California Ethnic Studies Curriculum is Legally Inoperative, Grass Roots Memo Points Out

California Assembly Bill 101 (AB101), the bill that aimed to make Ethnic Studies a graduation requirement for California high school students, has sparked controversy since its introduction. Much of the debate surrounding AB101 has focused on concerns about potential antisemitic content within the curriculum. 

However, a new memorandum raises a different yet critical issue: whether the curriculum has been technically “funded,” as required by the statutory language. The Foundation Against Intolerance and Racism (“FAIR”) has released a study outlining the urgency for the California Legislature to provide clarity on whether AB101’s graduation requirement is funded and operative. 

AB101 Is Not Yet Legally Operative

The text of AB101 was amended in Fall 2021, stating that the bill becomes “operative only upon an appropriation of funds by the Legislature for purposes of [the] amendments” that AB101 added to the Education Code. The amendment implies that for AB101 to take effect, the California Legislature must dedicate funds specifically towards the initiatives proposed by AB101.

While the Legislature did indeed appropriate $50 million for Ethnic Studies course offerings in Summer 2021, this action occurred before AB101 was amended and enacted in Fall 2021. This raises the question of whether this pre-amendment funding could or should be counted toward the amended bill’s requirements. If it is not counted, then the “appropriation” condition has not been satisfied, leaving the implementation of AB101 in a legally ambiguous position. AB101’s “appropriation” condition has not been satisfied, bringing its operative status into question.

AB101’s Uncertain Status is Causing Confusion and Waste

The FAIR Memo highlights some areas where the lack of clear guidance on AB101’s status is causing significant concern and potential wasted expenditure.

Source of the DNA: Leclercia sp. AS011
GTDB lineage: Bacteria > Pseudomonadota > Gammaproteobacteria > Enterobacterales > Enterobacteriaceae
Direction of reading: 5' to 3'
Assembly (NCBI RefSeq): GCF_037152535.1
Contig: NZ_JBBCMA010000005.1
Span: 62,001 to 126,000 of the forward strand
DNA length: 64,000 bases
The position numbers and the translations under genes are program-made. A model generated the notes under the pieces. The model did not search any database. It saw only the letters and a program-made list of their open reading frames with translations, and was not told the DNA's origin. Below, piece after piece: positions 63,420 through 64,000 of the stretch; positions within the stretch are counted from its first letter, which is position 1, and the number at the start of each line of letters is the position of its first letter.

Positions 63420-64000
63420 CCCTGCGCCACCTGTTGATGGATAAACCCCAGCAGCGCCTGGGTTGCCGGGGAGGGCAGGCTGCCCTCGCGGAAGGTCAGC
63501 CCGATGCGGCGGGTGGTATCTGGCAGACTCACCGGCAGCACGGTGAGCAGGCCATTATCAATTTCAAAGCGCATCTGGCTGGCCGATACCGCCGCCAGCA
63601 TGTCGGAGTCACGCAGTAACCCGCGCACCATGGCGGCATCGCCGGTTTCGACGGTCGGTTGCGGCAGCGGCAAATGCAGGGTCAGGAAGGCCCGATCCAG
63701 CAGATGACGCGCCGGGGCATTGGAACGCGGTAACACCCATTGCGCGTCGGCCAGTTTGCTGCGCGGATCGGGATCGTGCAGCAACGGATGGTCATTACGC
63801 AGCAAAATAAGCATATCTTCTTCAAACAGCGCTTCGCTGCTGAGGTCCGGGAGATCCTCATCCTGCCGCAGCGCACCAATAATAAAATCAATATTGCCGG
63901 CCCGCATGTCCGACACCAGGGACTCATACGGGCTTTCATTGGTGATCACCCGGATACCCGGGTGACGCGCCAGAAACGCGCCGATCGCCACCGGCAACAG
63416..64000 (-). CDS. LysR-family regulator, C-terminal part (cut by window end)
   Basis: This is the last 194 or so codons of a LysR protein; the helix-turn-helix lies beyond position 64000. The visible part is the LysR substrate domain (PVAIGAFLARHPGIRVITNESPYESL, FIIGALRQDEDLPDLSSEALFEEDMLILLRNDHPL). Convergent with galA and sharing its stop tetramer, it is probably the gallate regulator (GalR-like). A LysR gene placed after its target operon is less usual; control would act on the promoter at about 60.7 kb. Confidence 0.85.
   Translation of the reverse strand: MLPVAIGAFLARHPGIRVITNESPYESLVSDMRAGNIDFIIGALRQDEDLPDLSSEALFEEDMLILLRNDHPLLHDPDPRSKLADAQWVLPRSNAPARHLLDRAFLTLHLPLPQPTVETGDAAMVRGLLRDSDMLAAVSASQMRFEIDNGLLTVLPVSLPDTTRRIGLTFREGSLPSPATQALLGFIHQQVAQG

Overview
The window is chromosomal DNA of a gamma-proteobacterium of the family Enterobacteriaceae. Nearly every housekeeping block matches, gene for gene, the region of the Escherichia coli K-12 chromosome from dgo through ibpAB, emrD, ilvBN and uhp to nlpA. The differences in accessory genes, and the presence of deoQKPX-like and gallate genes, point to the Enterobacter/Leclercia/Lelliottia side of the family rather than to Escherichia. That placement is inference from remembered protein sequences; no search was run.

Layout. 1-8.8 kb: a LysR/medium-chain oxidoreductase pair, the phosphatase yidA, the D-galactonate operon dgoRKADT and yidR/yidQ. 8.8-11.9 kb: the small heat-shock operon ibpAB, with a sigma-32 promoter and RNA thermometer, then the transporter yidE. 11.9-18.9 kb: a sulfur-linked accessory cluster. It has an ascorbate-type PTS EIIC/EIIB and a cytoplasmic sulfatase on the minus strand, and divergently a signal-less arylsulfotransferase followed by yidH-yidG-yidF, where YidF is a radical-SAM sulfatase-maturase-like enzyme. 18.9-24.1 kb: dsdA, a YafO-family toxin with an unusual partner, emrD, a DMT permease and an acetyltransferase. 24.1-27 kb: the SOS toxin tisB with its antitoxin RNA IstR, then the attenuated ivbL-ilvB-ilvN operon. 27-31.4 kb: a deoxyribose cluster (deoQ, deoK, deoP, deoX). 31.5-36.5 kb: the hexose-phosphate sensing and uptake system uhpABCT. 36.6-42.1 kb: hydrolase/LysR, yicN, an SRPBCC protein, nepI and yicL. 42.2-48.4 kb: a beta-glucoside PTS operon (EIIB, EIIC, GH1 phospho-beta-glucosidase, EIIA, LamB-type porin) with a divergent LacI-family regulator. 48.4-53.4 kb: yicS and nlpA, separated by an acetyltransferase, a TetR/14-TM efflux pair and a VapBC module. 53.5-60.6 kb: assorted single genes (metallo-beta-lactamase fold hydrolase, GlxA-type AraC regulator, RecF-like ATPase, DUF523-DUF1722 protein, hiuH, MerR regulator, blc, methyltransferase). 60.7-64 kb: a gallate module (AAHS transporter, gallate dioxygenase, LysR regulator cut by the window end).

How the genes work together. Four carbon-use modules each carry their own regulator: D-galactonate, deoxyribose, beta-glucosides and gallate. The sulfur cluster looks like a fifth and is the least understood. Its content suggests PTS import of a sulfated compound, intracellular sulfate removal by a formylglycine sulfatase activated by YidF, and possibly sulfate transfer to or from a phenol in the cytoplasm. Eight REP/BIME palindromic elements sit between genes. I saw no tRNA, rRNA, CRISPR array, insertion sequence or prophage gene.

Firstly, the report brings attention to the financial implications for school districts that have begun their AB101 rollouts. These districts are incurring substantial startup consulting costs – up to $2,500 per hour – with the assumption that AB101 is operative and that they will be reimbursed by the state for these costs. However, if AB101 is not technically operative due to the funding issue, then these school districts face potentially severe financial repercussions.

Additionally, school districts that have not yet begun their Ethnic Studies program planning will need to set aside substantial funds to cover course planning in their June 2024 budgets at the latest. Without clear guidance on AB101’s status, these districts are in a difficult position, unsure whether they will receive state funding for these programs or be required to fund them locally.

The FAIR report also underlines how assumptions about AB101’s operative status have led to premature changes in California law. For instance, in 2022, the California Commission on Teacher Credentialing (CCTC) introduced competency testing waivers for students majoring in Ethnic Studies. This move was made to fill the anticipated demand for new high school Ethnic Studies teachers, a demand presumed due to AB101’s enactment.